The dreams of those who want to connect their brains to computers could be about to take another step towards reality, as Elon Musk took to Twitter to tease an "awesome" update around his neural interface start-up Neuralink. Commenting on the findings of analysis firm ARK, which ranked deep learning as the number one "big idea of 2020", Musk Tweeted that the impact of high-bandwidth combined with high-precision neural interfaces is "underappreciated". "Neuralink may have this in a human as soon as this year," he added. And then in another Tweet, the Tesla CEO said rather mysteriously: "Wait until you see the next version vs what was presented last year. Elon Musk took to Twitter this week to tease an "awesome" update to his 31 million followers. In a presentation a few months ago, Musk effectively pitched the first findings of Neuralink, which he believes down the line will lead to a perfect mesh of humans and artificial intelligence. The three year-old company is working on ...
Neuralink plans to test its brain machine interface technology with four of its N1 chips installed under patients' skin. Neuralink, Elon Musk's startup that's trying to directly link brains and computers, has developed a system to feed thousands of electrical probes into a brain and hopes to start testing the technology on humans in in 2020, Chief Executive Elon Musk revealed Tuesday. "A monkey has been able to control a computer with his brain," Musk said at a San Francisco livestreaming the presentation on YouTube Tuesday, revealing even more research results than the company's scientists expected. Neuralink's initial goal is to help people deal with brain and spinal cord injuries or congenital defects, Musk said. The technology could help paraplegics who have lost the ability to move or sense because of spinal cord injury -- a medical treatment that's a lot less shocking than radical sci-fi ideas like "consensual telepathy."
Elon Musk's secretive "brain-machine interface" startup, Neuralink, stepped out of the shadows on Tuesday evening, revealing its progress in creating a wireless implantable device that can – theoretically – read your mind. At an event at the California Academy of Sciences in San Francisco, Musk touted the startup's achievements since he founded it in 2017 with the goal of staving off what he considers to be an "existential threat": artificial intelligence (AI) surpassing human intelligence. Two years later, Neuralink claims to have achieved major advances toward Musk's goal of having human and machine intelligence work in "symbiosis". Neurolink says it has designed very small "threads" – smaller than a human hair – that can be injected into the brain to detect the activity of neurons. It also says it has developed a robot to insert those threads in the brain, under the direction of a neurosurgeon.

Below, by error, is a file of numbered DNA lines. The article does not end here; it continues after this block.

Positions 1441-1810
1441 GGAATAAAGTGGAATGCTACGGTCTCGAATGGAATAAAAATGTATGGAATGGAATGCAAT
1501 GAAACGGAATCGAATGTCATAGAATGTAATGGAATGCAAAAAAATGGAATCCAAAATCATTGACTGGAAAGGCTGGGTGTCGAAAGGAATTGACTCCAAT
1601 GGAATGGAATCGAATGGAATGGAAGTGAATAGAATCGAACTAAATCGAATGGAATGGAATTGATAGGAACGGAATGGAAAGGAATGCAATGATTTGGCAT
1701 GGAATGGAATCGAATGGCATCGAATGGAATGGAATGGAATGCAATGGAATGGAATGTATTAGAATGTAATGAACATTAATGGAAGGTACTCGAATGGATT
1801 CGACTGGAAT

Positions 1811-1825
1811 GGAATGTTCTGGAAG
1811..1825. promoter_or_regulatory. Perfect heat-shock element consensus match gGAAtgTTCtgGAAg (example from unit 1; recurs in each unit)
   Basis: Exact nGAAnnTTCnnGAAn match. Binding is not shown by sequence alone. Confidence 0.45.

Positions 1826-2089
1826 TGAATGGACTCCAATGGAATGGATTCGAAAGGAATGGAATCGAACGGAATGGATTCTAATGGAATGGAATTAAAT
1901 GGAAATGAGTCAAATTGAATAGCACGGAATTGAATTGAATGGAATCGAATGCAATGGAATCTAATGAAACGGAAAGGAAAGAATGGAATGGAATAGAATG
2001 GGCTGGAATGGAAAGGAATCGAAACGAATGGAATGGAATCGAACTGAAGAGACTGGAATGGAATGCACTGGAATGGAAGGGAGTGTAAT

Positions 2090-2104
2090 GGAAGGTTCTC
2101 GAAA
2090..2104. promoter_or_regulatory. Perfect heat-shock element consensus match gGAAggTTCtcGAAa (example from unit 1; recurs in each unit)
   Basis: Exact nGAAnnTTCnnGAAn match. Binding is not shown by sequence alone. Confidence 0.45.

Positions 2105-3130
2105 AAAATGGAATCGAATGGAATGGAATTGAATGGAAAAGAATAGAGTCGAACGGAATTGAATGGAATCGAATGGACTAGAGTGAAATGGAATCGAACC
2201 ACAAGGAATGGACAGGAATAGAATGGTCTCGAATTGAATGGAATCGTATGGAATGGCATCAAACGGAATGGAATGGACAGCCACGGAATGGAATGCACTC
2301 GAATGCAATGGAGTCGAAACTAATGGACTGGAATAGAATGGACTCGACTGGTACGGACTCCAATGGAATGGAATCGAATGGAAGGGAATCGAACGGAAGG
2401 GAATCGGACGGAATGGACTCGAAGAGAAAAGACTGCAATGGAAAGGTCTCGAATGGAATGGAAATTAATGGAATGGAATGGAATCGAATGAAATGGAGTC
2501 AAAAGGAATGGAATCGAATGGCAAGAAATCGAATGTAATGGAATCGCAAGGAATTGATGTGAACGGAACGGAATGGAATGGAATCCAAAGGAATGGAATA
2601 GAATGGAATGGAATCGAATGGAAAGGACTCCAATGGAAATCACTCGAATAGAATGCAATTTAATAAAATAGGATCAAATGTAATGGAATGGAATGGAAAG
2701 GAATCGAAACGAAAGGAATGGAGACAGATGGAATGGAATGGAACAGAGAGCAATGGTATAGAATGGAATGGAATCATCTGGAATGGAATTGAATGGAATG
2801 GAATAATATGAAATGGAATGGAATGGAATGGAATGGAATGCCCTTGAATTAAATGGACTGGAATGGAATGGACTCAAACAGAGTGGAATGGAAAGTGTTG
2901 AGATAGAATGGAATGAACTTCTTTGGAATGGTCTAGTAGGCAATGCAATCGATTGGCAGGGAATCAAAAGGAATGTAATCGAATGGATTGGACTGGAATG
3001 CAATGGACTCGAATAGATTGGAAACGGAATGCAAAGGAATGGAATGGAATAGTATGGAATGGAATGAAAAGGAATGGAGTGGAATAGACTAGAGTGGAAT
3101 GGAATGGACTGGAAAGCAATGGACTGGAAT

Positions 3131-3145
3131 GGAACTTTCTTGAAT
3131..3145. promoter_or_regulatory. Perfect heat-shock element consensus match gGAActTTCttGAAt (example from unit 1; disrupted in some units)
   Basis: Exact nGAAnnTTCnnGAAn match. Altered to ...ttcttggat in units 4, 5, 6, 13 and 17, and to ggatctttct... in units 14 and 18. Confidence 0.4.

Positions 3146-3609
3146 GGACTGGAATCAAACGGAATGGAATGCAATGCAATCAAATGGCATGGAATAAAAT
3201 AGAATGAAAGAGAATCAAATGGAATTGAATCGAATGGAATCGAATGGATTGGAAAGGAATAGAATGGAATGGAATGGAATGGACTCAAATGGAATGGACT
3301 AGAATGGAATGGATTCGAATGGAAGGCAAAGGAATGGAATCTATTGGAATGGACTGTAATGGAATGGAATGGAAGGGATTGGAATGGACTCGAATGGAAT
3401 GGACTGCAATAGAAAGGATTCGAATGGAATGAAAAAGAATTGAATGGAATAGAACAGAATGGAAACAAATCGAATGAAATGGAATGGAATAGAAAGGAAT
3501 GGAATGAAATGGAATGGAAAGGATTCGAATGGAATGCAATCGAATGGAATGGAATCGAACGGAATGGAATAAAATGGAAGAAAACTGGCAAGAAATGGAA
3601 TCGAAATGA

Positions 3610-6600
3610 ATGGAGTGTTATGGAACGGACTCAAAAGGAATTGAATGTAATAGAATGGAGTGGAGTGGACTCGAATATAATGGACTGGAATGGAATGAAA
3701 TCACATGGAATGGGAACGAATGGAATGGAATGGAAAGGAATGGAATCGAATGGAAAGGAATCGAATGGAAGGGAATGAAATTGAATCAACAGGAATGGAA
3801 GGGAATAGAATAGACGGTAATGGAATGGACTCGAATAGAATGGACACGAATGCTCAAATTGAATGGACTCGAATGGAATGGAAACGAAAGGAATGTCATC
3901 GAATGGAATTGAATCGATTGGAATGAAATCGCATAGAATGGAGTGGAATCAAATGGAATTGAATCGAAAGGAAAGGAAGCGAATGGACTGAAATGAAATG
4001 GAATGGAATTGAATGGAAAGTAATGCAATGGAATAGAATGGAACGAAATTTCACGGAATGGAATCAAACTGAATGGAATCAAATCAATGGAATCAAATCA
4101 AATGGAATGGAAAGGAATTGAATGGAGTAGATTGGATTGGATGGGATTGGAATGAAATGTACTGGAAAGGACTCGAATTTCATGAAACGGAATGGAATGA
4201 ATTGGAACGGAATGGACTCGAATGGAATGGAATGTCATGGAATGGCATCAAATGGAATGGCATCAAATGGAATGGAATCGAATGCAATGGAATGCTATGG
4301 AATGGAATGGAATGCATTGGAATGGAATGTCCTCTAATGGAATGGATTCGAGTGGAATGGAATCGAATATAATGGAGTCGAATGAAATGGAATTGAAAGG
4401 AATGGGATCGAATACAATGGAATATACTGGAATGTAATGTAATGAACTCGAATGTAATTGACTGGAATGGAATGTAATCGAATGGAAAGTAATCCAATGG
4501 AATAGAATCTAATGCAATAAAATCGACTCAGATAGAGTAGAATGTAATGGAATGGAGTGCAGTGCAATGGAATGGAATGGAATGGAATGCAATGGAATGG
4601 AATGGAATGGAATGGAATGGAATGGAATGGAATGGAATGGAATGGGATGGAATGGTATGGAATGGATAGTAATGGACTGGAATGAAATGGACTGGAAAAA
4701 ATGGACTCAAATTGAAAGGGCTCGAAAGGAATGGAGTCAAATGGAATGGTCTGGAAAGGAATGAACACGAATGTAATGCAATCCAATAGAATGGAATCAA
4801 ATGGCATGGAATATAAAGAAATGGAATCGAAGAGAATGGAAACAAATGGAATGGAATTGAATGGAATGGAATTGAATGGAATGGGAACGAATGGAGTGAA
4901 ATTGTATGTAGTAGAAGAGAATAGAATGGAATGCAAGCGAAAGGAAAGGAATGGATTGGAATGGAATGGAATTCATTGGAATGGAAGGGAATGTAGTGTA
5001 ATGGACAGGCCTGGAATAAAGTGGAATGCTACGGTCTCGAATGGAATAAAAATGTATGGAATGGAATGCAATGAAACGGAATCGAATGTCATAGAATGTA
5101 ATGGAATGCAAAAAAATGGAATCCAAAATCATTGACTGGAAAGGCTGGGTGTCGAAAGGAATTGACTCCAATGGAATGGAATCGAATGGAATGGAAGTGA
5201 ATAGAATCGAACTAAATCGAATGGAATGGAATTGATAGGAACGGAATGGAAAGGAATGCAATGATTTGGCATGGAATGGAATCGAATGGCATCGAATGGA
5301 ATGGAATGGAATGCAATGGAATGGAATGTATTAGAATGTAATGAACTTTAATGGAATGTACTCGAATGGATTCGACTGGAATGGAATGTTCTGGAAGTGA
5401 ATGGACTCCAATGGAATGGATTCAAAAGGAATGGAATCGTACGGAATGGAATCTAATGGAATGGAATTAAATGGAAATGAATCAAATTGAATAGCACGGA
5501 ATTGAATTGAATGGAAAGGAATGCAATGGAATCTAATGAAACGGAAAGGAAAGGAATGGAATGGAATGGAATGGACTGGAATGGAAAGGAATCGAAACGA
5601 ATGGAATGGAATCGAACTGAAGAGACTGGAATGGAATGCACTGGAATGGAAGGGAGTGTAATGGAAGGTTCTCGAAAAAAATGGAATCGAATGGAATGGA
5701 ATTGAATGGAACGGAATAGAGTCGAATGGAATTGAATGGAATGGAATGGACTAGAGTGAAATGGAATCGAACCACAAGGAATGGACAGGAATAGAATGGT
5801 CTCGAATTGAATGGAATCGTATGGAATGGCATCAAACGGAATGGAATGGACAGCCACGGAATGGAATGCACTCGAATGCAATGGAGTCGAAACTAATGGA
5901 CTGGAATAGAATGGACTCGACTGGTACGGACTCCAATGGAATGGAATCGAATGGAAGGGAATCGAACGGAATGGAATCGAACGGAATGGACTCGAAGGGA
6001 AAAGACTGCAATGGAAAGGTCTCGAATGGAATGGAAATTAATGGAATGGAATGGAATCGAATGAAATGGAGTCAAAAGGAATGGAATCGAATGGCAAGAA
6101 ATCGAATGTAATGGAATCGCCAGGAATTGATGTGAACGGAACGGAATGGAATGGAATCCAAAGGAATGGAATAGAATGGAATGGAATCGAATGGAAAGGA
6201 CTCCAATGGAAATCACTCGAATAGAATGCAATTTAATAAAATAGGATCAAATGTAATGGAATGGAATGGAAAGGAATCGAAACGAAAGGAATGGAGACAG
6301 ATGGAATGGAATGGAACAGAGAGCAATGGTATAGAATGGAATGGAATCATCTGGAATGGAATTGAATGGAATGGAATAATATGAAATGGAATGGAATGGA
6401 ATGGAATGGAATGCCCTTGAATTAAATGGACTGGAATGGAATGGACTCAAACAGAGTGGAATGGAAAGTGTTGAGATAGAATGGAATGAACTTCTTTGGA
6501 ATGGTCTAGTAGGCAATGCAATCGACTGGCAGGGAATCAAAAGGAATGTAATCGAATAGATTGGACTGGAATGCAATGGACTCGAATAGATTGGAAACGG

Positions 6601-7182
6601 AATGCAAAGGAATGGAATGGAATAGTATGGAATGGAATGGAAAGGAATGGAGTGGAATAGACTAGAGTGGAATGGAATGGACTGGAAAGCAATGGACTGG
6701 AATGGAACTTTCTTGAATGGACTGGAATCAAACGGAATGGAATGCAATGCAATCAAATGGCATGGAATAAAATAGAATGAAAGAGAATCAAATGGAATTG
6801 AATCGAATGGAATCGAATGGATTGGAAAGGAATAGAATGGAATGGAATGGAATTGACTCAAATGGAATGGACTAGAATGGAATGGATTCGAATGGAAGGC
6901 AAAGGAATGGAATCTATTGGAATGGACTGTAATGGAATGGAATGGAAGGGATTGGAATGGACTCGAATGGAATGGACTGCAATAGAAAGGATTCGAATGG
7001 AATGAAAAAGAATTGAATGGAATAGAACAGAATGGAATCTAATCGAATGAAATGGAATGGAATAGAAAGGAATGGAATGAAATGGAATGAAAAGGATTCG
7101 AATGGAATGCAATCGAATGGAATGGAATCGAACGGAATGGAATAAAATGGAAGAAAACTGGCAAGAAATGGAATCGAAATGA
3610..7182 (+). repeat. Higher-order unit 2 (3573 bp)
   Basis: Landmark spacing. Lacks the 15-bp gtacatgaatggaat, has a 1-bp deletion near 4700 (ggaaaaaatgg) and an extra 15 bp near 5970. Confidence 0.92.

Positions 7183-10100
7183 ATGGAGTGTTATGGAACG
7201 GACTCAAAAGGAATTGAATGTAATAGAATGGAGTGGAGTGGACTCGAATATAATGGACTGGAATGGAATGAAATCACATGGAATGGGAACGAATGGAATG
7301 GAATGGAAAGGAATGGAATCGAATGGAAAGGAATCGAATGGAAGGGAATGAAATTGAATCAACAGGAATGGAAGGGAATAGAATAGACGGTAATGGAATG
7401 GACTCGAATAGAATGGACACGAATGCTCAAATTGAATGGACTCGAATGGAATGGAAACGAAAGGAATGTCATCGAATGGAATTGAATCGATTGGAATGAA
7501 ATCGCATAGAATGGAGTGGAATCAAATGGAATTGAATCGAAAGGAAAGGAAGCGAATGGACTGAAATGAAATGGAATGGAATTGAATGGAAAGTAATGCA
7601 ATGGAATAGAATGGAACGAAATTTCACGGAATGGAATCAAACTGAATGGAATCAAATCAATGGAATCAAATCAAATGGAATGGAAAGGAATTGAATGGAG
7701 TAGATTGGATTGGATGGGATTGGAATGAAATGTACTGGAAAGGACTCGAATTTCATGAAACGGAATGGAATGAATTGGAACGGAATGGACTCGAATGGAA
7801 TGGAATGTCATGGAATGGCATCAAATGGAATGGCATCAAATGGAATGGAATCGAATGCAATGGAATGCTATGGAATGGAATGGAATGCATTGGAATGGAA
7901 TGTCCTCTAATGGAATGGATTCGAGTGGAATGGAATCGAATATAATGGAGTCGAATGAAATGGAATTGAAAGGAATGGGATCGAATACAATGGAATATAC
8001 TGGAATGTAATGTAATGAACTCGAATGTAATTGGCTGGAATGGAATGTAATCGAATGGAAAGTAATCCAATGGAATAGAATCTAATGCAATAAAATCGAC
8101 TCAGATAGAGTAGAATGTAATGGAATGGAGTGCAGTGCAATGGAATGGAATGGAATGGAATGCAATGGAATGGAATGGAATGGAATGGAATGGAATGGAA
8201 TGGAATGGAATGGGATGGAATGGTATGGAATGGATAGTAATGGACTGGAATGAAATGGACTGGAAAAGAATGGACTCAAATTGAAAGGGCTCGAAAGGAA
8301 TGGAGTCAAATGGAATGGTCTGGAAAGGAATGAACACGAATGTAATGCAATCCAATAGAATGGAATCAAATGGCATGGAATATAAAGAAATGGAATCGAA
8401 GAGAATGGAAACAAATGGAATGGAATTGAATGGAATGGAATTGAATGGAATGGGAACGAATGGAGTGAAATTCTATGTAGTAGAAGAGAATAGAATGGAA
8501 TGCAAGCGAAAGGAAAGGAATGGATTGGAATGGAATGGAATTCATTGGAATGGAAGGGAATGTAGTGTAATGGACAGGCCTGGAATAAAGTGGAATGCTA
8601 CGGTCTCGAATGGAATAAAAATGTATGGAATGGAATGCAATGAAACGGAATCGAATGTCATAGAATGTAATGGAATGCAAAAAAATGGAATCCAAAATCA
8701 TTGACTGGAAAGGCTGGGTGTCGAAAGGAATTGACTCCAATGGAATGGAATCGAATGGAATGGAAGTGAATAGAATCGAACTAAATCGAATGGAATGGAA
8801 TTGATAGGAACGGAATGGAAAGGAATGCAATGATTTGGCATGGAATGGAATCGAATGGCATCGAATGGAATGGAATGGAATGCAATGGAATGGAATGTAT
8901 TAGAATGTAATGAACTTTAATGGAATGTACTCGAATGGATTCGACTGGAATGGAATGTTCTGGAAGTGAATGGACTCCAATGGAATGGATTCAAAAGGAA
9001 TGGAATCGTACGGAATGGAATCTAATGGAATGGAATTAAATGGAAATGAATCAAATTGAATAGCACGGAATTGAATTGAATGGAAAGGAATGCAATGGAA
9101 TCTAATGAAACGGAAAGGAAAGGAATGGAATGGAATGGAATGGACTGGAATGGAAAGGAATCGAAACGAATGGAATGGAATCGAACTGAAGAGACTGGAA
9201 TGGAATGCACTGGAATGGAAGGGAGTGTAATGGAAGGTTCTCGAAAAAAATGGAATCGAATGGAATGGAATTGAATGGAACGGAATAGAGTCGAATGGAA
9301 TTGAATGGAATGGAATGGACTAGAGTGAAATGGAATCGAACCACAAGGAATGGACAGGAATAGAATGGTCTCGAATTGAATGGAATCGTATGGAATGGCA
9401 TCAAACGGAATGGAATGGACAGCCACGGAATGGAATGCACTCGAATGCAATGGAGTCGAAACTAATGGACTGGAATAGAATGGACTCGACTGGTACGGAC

Elon Musk has said an update on the progress of his Neuralink implant devices, which connects a computer directly in to the brain, is coming next month. Neuralink aims to develop ultra-high bandwidth brain-computer interfaces, and in a tweet Musk said 28 August will see the first update to Neuralink since announcing the brain-machine interface project in 2017. When Musk revealed Neuralink, he hyped the technology as an answer to the threat of artificial intelligence, which he said presented an "existential risk" to humans. Last year, the company shed some light on what it's working on after updating its sparse website with a few details about job vacancies. Musk thinks his direct brain-to-machine interface -- or "neural lace" -- would help humans avoid becoming "house cats" to artificial intelligence.
Elon Musk doesn't think his newest endeavor, revealed Tuesday night after two years of relative secrecy, will end all human suffering. At a presentation at the California Academy of Sciences, hastily announced via Twitter and beginning a half hour late, Musk presented the first product from his company Neuralink. It's a tiny computer chip attached to ultrafine, electrode-studded wires, stitched into living brains by a clever robot. And depending on which part of the two-hour presentation you caught, it's either a state-of-the-art tool for understanding the brain, a clinical advance for people with neurological disorders, or the next step in human evolution. The chip is custom-built to receive and process the electrical action potentials--"spikes"--that signal activity in the interconnected neurons that make up the brain.